WARF: P120269US01

Solar Cells Track Sun


Hongrui Jiang, Chensha Li, Ye Liu

The Wisconsin Alumni Research Foundation (WARF) is seeking commercial partners interested in developing a passive tracking mechanism that allows solar cells to continuously face the sun.
OVERVIEWMaximizing how much sunlight strikes a solar panel is one tactic to boost efficiency. Some approaches have tried to imitate heliotropic plants by repositioning the panels to follow the sun. Unfortunately, these systems require tracking mechanisms that are costly, complex and waste power. Other efforts have focused on special materials that directly respond to sunlight. Until now, such designs have tended to fatigue and quickly fail.
THE INVENTIONUW–Madison researchers have developed a passive solar tracking system utilizing materials that move in response to sunlight.

In the system, a solar cell panel is supported by flexible posts. The posts are made from a composite material, including a liquid crystal elastomer. This material has properties that cause it to contract and tilt when exposed to heat. To further exploit such properties, the material is embedded with carbon nanotubes that act as miniature heat sources, absorbing sunlight and giving off warmth.
  • Solar cell technology
  • Increases sunlight exposure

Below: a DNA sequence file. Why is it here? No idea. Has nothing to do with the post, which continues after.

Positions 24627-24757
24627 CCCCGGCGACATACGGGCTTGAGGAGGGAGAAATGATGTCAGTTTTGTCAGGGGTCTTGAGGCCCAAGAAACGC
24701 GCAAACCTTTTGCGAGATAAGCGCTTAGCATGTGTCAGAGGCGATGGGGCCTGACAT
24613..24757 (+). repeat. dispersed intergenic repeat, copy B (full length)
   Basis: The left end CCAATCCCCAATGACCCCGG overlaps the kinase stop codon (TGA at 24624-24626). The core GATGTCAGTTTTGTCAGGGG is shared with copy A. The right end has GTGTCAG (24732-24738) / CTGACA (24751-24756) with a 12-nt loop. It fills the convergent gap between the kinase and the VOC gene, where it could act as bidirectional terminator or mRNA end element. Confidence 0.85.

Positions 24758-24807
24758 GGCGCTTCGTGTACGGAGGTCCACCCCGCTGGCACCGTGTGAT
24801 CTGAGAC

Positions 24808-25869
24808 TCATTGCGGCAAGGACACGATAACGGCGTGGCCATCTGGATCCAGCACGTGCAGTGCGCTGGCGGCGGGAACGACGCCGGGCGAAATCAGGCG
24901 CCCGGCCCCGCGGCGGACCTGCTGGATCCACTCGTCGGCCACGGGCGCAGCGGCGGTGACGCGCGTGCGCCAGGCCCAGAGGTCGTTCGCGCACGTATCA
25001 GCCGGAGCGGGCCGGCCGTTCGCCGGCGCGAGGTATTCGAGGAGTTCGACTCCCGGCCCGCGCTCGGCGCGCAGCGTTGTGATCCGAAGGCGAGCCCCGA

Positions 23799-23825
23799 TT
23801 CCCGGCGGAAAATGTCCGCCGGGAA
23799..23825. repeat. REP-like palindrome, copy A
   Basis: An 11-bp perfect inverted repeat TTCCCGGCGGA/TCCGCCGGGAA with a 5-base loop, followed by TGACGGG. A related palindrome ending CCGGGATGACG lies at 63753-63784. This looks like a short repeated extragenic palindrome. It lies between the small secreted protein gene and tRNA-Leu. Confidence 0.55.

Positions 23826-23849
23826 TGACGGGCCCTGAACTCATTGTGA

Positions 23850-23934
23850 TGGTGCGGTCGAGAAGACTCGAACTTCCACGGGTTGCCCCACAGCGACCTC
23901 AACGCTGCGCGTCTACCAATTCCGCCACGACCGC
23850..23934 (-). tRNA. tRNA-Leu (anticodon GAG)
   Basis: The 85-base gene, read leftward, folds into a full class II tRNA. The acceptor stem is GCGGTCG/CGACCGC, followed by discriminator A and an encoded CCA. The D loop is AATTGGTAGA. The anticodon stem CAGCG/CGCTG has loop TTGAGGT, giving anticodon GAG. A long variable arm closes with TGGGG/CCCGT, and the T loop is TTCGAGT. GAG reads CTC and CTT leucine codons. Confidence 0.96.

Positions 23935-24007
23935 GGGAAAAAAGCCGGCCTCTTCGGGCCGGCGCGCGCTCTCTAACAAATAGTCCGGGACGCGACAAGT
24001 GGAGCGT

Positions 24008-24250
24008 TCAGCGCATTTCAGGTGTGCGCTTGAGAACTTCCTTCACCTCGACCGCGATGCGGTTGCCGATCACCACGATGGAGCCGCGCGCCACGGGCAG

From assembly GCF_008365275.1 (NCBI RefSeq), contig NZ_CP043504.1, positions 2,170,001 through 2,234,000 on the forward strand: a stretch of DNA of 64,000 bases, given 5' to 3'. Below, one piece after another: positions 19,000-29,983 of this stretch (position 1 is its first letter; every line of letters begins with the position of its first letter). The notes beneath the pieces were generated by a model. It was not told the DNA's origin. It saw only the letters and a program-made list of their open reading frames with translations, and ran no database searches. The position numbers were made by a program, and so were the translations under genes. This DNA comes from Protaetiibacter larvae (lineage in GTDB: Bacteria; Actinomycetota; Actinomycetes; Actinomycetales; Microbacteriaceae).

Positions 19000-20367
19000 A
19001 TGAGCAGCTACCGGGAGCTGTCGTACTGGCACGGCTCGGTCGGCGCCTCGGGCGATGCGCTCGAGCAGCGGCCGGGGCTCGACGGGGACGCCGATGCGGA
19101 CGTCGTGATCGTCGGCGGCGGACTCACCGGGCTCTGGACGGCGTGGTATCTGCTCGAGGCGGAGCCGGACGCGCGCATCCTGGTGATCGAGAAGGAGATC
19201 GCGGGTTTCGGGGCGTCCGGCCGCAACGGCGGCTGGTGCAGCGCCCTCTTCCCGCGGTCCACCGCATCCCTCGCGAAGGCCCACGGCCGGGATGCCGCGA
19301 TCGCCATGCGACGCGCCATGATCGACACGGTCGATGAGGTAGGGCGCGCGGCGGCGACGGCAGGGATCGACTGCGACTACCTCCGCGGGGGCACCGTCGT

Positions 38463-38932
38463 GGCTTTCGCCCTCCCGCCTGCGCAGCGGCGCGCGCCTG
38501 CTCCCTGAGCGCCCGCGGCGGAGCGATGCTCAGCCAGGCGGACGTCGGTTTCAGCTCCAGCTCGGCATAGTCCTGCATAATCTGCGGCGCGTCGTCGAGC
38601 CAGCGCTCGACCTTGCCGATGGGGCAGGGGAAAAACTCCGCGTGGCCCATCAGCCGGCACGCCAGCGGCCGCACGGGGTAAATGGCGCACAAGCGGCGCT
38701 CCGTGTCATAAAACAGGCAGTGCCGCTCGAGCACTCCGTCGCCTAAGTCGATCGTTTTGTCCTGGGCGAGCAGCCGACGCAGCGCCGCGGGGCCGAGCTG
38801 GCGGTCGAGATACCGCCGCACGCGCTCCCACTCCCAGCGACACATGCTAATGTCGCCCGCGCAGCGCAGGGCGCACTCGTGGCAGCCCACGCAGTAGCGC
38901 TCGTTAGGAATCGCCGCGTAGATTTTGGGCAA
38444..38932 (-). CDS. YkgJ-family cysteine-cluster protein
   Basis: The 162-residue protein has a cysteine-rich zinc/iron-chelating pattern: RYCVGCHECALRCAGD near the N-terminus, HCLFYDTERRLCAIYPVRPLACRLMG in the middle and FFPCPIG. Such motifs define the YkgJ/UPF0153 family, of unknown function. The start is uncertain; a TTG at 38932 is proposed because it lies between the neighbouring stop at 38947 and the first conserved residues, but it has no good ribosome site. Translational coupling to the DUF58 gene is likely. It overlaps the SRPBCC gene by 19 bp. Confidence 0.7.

• Enhances solar cell output
  • Doesn’t require power
  • Eliminates the need for complicated electromechanical parts
  • Works with many types of solar cells
For More Information About the Inventors
  • Li C., Liu Y., Huang X. and Jiang H. 2012. Direct Sun-Driven Artificial Heliotropism for Solar Energy Harvesting Based on Photo-Thermo-Mechanical Liquid Crystal Elastomer Nanocomposite. Adv. Funct. Mater. 22, 5166-5174.
Contact Information
For current licensing status, please contact Mark Staudt at or 608-960-9845.
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Since its founding in 1925 as the patenting and licensing organization for the University of Wisconsin-Madison, WARF has been working with business and industry to transform university research into products that benefit society. WARF intellectual property managers and licensing staff members are leaders in the field of university-based technology transfer. They are familiar with the intricacies of patenting, have worked with researchers in relevant disciplines, understand industries and markets, and have negotiated innovative licensing strategies to meet the individual needs of business clients.